Furthermore, I really wanted to shift how we understand skating — moving from something that thin young white girls in sequin dresses do to a place where Blackness can be affirmed, where nuanced and honest stories rooted in Blackness can be told, and where cultural expression can happen.

I moved back to Minnesota and established Brownbody as a home for my artistic work. It is meant to be a nourishing space that allows Black artists to understand who we are as human beings outside of narrow and toxic popular narratives associated with Blackness.

What stories have you been most compelled to tell and explore with this art form?

Much of the work I have created somehow relates to Toni Morrison’s book “Beloved.” “Living Past (Re)Memory” [performed 2011–2013] focuses on the complicated relationship between Sethe and the 18-year-old baby ghost, Beloved. “Quiet As It’s Kept” [performed 2015–2017] drew parallels between the Reconstruction Era and the rise of Jim Crow and the race-based police brutality that continues to happen. That was performed in a time of seemingly back-to-back police murders of Black people and many instances of intense physical violence and emotional brutality. We need to recognize that our modern-day policing system is rooted in this kind of white mob vigilantism prevalent during that time.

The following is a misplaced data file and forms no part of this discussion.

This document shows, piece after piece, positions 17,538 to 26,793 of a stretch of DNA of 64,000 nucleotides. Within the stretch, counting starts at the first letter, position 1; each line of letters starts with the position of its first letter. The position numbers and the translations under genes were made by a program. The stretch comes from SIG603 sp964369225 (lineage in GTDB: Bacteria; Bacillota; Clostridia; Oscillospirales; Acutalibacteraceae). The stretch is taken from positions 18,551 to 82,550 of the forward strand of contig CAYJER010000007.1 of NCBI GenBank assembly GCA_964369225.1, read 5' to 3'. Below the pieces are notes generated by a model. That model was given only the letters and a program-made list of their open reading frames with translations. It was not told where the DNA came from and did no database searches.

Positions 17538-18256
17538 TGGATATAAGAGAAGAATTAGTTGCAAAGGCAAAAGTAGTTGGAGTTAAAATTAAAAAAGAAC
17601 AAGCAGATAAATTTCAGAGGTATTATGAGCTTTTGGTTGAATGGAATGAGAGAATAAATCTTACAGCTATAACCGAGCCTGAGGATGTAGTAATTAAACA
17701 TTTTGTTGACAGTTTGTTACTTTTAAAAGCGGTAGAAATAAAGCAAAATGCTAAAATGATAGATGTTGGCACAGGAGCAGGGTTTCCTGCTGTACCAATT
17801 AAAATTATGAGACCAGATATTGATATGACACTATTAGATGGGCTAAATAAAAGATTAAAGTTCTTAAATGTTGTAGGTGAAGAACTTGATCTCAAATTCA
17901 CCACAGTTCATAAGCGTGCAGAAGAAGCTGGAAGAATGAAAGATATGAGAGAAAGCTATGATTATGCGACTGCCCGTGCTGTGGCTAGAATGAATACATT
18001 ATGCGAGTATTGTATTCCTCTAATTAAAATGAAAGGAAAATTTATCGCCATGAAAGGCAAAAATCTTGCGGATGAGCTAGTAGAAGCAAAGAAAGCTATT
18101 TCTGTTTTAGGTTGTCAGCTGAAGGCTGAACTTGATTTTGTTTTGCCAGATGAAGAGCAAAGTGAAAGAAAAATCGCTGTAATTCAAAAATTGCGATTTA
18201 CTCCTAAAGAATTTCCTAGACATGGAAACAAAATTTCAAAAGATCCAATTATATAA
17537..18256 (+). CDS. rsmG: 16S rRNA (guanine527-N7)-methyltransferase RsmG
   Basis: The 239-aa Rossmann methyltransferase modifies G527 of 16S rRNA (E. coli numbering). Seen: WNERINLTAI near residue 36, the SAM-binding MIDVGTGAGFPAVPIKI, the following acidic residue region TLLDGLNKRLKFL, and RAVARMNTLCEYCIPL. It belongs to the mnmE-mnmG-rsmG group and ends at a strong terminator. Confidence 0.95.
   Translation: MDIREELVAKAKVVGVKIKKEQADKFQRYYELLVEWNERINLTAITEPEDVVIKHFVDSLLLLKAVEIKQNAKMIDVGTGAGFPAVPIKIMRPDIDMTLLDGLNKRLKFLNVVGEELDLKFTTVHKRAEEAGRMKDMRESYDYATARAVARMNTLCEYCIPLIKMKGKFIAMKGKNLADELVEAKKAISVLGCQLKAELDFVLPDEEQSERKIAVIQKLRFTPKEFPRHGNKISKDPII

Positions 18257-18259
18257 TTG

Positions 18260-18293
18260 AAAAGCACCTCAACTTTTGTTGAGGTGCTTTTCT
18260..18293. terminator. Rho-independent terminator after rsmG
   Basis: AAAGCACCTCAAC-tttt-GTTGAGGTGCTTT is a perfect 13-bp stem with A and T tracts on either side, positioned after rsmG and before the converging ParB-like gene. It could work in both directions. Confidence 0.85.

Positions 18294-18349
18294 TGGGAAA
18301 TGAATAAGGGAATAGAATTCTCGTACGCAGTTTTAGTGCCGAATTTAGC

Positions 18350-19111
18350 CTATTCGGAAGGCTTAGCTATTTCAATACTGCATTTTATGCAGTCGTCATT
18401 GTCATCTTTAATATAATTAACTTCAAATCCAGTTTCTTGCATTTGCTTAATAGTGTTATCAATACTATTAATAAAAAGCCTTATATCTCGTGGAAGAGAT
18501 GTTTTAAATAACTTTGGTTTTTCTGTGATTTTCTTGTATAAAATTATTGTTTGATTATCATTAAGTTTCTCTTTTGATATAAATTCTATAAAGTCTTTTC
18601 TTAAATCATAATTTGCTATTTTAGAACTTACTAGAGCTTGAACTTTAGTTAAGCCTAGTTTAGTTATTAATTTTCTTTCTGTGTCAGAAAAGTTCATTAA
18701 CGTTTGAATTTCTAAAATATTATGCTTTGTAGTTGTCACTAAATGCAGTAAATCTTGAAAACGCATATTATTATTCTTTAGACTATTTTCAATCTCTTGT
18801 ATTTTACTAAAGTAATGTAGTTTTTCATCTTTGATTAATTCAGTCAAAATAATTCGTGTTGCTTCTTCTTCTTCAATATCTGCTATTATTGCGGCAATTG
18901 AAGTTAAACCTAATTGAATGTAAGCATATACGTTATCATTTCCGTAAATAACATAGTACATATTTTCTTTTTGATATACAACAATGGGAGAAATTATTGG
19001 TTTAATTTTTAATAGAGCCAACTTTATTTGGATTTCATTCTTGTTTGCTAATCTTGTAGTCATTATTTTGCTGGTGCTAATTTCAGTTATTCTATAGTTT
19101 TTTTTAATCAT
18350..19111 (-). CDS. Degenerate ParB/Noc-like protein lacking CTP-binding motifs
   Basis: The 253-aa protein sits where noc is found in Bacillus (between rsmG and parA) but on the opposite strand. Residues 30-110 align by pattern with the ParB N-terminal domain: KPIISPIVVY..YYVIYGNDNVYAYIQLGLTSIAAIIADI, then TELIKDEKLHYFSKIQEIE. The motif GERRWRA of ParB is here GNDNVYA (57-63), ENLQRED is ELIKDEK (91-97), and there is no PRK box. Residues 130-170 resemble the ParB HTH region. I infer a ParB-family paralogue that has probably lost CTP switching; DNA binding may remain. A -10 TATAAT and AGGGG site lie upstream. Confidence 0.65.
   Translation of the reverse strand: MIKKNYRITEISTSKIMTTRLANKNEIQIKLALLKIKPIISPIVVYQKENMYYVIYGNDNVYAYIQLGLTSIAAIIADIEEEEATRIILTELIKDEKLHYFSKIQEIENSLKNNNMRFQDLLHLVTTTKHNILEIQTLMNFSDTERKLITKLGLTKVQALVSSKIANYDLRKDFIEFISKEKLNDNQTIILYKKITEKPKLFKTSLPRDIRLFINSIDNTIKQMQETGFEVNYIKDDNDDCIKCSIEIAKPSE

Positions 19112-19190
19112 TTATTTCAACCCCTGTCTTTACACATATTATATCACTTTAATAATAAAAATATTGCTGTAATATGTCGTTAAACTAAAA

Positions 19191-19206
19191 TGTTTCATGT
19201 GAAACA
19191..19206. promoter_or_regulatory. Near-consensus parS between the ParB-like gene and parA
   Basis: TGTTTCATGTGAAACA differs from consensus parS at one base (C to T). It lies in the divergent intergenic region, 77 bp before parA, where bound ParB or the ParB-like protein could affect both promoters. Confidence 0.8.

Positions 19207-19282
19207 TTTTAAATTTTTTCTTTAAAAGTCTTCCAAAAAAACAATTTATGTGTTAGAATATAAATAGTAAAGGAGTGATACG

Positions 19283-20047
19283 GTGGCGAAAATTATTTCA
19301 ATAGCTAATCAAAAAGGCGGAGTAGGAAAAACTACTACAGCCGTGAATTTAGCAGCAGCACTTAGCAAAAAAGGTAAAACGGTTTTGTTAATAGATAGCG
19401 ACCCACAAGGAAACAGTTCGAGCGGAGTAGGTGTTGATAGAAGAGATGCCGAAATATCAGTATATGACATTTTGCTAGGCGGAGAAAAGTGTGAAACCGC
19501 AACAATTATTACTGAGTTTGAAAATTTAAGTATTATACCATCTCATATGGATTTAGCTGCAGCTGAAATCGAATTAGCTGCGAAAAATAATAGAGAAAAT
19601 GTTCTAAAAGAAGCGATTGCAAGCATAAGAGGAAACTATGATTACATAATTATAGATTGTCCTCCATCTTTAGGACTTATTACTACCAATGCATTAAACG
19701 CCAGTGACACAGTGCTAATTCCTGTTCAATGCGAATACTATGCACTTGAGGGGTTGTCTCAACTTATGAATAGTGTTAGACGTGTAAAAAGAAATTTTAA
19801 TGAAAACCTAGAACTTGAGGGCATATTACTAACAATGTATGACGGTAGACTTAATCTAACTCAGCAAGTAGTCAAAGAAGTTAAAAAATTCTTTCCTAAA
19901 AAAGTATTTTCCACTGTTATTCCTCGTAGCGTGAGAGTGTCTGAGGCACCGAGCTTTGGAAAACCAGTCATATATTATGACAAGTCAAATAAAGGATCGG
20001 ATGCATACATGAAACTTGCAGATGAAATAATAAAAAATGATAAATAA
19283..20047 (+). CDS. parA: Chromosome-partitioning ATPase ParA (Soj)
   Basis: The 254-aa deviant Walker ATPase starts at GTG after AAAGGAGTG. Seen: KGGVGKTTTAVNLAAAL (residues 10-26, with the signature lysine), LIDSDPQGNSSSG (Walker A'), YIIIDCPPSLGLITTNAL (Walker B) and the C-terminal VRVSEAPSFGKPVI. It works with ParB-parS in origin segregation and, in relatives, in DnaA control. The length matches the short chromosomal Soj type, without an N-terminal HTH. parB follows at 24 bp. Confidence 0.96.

“Tracing Sacred Steps” [performed 2019–2022] is about connecting to ancestors and affirming the sacredness of our rage. We performed Ring Shout [a spiritual ritual performed by enslaved Africans involving rhythmic circular movement] to ground in reflection, affirm the presence of spirit in the air, and illustrate how the practice continues in Black sacred spaces today.

When possible, we bring the audience onto the ice so they can physically feel the speed and the momentum, the wind that blows past their face, when a skating artist glides by. In our pre-Covid days, we would try to facilitate direct interactions between performers and audience members. In 2019, the skating artists entered the rink through the audience and handed out postcards with images of ancestors and jars of natural elements such as water, river rock, sand, and mud. We asked them to hold these things throughout the performances to reestablish that connection between our history and the natural world.

Deneane Richburg. Photo Aidan Un